Turf Transport

Turf zone – DobbysSock

When playing turf, the rules allow for any legal means of transport. For example, you could walk, run or jog, crawl, hop, skip, jump, cycle, skateboard, ski (in winter), drive a car, ride a motorcycle, or take your life in your hands and ride a horse around town, perhaps even pilot a helicopter is you so wished, though I suspect the latter would not win you any friends, unless, of course, they were also along for the ride and getting assists. I’m not sure what an illegal means of transport might be. Perhaps riding a motorcycle on the pavement, or using an emergency vehicle using blues lights and sirens. I guess using my personal site-to-site pocket teleport device would also be out of the question.

Personally, I favour three main forms of transport: walking on foot, riding a kick scooter and riding a bicycle. Of the three perhaps my favourite is the trusty bicycle, closely followed by my Swifty kick scooter, with walking on foot plodding along at the rear. But what is the best/ideal/most efficient mode of turfing transport? And is there actually such a thing in the real turf world?

So, what I decided to try was a little non-scientific experiment, comparing each of those three different methods: walk, cycle and kick scoot. I’d use the same set of local zones, following the exact same route as near as possible and see how they compare afterwards. I must say I’m very interested to see how the kick scooter compares with the other two.

Thursday. I started off with walking, selecting 30 local zones in Bonnyrigg, starting and finished near the house and with an overall distance of around 10 km or 6 miles. The zones are as follows, listed in the order of taking:

PeacocksBeard, Pittendriech, Brixwold, KirkCockpen, LadyMarion, GroovyFarm, ChesterGarden, BurnbraePoint, Bannockrigg, AuldCoal, Skeltiemuir, CockpenBypass, Poltonhall, Flash, SelfStruggle, ArgylePlaza, FreeKick, CatSchool, RobinAndTuck, SignsOfHumans, WaverleyPath, Bonnyrigg, GeorgeWarMem, DobbysSock, Wee, TongueSpatula, LothianSquare, NotFencedIn, WaverleyPark and finally, WayOfBaird.

No surprises for working out that perambulation was the slowest mode of turf transport out of the three, the 30 zones circuit taking around three hours, or 180 minutes, including approx. 15 minutes to grab something from Greggs and scoff it down. So, no chance of a Darkest Ninja medal that way. Personally, I find walking along tarmac streets rather tedious and tiring, though it is fairly relaxing and allows plenty of time to view the scenery, if there is any. And not being on a bicycle means no need to worry about other road users other than the occasional Hell’s Granny on her chopped Harley-Davidson electric mobility scooter blasting along the pavement scattering any who get in her way as she races to the bingo hall.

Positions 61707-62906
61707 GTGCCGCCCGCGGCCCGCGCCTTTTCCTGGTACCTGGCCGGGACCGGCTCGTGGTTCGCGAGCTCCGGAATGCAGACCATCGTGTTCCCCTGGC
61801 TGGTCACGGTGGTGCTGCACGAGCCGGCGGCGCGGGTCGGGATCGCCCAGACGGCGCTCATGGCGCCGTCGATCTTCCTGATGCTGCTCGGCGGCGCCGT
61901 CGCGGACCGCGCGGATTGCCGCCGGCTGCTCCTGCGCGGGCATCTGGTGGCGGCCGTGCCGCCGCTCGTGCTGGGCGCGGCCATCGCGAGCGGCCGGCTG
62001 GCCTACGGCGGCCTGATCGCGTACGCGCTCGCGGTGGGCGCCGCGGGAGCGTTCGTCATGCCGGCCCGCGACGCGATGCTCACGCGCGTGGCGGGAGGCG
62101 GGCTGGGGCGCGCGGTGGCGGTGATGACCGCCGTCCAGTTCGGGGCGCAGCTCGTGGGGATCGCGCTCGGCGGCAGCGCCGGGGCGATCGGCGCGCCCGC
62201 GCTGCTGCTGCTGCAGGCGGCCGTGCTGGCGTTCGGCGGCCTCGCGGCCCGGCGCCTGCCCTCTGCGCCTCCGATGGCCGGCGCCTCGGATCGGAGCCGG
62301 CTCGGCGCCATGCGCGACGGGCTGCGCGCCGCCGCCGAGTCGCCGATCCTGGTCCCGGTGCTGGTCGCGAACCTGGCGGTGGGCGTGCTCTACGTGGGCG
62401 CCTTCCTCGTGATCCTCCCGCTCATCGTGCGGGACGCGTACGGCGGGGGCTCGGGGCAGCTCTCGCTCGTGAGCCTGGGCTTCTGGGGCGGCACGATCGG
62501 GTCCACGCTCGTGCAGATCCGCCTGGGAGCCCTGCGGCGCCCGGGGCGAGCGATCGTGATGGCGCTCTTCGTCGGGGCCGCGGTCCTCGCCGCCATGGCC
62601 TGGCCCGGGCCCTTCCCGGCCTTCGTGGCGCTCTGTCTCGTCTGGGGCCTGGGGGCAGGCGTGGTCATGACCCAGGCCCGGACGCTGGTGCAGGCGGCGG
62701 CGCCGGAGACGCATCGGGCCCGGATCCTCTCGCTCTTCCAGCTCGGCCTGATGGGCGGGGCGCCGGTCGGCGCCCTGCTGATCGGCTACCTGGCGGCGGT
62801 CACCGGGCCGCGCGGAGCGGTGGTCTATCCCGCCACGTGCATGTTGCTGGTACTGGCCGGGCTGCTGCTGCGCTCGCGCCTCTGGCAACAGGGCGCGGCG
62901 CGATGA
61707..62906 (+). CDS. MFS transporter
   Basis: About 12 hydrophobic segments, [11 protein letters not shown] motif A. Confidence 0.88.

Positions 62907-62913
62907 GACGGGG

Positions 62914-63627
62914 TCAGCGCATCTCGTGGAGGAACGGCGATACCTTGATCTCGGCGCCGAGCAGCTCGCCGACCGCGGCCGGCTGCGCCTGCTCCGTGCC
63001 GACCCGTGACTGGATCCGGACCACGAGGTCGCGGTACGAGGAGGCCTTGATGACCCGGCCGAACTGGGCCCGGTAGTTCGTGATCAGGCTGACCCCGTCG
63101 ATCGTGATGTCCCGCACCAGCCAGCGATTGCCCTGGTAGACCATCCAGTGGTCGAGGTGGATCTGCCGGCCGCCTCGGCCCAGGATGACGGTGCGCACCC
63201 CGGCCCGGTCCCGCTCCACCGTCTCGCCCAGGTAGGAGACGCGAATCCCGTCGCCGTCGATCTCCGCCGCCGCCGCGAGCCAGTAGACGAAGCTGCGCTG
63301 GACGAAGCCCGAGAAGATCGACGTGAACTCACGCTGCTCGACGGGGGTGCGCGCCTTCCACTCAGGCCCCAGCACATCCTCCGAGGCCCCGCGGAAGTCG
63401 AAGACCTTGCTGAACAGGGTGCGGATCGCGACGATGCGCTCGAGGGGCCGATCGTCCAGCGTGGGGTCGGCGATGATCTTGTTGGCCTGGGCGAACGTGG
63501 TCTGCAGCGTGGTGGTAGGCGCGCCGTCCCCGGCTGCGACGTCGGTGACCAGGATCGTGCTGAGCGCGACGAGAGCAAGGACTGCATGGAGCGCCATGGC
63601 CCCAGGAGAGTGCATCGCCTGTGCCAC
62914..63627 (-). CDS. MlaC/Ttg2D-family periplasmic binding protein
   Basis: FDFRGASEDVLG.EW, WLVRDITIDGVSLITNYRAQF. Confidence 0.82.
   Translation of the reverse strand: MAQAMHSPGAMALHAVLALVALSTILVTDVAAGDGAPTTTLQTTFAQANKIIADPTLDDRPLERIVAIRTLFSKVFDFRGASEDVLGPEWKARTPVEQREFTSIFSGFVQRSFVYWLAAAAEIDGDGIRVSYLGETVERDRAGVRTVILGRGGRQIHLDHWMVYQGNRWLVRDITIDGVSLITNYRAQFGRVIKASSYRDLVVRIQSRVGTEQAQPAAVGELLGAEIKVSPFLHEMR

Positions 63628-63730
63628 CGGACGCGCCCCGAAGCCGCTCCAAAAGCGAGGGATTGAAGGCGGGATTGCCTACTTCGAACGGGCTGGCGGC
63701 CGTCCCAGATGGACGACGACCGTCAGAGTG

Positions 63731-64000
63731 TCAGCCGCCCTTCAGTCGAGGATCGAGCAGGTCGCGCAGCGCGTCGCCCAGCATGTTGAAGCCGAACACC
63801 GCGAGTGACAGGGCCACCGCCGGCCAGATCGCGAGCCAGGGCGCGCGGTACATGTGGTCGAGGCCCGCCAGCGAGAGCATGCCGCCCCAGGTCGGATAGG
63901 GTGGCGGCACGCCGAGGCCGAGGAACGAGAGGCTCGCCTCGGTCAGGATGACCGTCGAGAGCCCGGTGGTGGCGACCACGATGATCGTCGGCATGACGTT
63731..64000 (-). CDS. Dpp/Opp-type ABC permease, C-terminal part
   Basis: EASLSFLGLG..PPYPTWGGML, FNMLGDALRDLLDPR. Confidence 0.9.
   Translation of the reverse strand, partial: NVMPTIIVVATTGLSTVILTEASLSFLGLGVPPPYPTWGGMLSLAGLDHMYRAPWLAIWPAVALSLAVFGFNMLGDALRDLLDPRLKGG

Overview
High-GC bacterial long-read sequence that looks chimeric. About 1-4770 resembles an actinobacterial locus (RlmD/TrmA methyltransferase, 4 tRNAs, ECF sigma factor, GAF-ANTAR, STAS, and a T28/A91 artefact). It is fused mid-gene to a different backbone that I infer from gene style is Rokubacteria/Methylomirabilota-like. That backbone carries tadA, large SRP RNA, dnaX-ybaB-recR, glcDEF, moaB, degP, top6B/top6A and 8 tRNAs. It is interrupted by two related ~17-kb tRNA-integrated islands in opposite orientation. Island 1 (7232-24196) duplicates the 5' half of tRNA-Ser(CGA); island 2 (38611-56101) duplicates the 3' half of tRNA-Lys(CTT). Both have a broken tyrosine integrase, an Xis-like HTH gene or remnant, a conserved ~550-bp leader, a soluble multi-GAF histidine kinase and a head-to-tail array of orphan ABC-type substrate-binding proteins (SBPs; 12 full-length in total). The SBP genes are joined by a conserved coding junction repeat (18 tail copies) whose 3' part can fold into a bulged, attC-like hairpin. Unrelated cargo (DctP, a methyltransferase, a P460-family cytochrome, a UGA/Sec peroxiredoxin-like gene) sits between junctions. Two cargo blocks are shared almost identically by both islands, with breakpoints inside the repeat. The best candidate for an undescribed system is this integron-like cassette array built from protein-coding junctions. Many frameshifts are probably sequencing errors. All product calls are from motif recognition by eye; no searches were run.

Friday. After a wait until around noon when the 23 hour blocks had cleared from the zones, I tackled the same route on the Swifty Air kick scooter. However, as usual I gave the Swifty a quick once-over to check that all was well before heading out and noticed something shiny on the front tyre. It turned out to be a brass thumb tack. Of course, pulling it out resulted in the dreaded hiss of escaping air. But all was not lost. A quick spin of the wheel for a few minutes to let the tyre sealant do its work and the puncture was sealed. I checked the tyre pressure and topped it up to 50 psi. It was still 50 psi six hours later after dinner. The sealant is the Kevlar based Finish Line Tubeless Tire Sealant and does what it says on the bottle. Well recommended.

For those who haven’t been enlightened into the world of kick scooters, the Swifty Air is a grown up version of your child’s kick scooter and comes with proper adult stuff like front and rear brakes and comfy 16″ pneumatic wheels. There are quite expensive at around £600 but the quality is excellent and the staff have always been very helpful. And it goes like the clappers when you want it too. I guarantee it would put a smile on your face. Unlike the bicycle where riding on the pavement is a big legal no-no, you can ride a kick scooter on the pavement (as far as I’ve been able to determine), so kick scooting offers the same benefits as walking only much quicker.

Following the same route and zones noted above, the round took 80 minutes on the kick scooter, though a punishing westerly head wind was taking its toll on my ability to actually kick scoot in places, particularly facing the wind on the hills. My route was identical to that walked yesterday, though with a few short sections on the road when the pavement was busy with pedestrians, women with prams and commercial dog walkers, the latter best avoided. Kick scooting is very hard work and you soon work up a sweat regardless of weather conditions, even when chilly, so perhaps not such a good method if turfing on the way to work.

Saturday. I completed the same route again on the Surly Ogre bicycle, sticking to an easy pace and careful not to be tempted to switch into “Darkest Ninja” mode, i.e. blast along pedalling furiously as fast as possible, as the 30 zones are ideal for the 2.00 to 3.00 am coveted medal. It was clearly faster on the bicycle but how fast? Well, back at base camp I logged onto Frut and checked the duration for the session. A pleasing 63 minutes, just 3 minutes’ shy of that required for the Darkest Ninja. Note none of the above times include getting to and returning from the start and finish zones.

So there we have it. Three different modes of turf transport around the same 30 zones following the same route.

  • Walking: 180 minutes
  • Kick scooting: 80 minutes
  • Cycling: 63 minutes

I’ll leave you to draw your own conclusions. Keep on turfing!

Copyright ©2021 Gary Buckham. All rights reserved.

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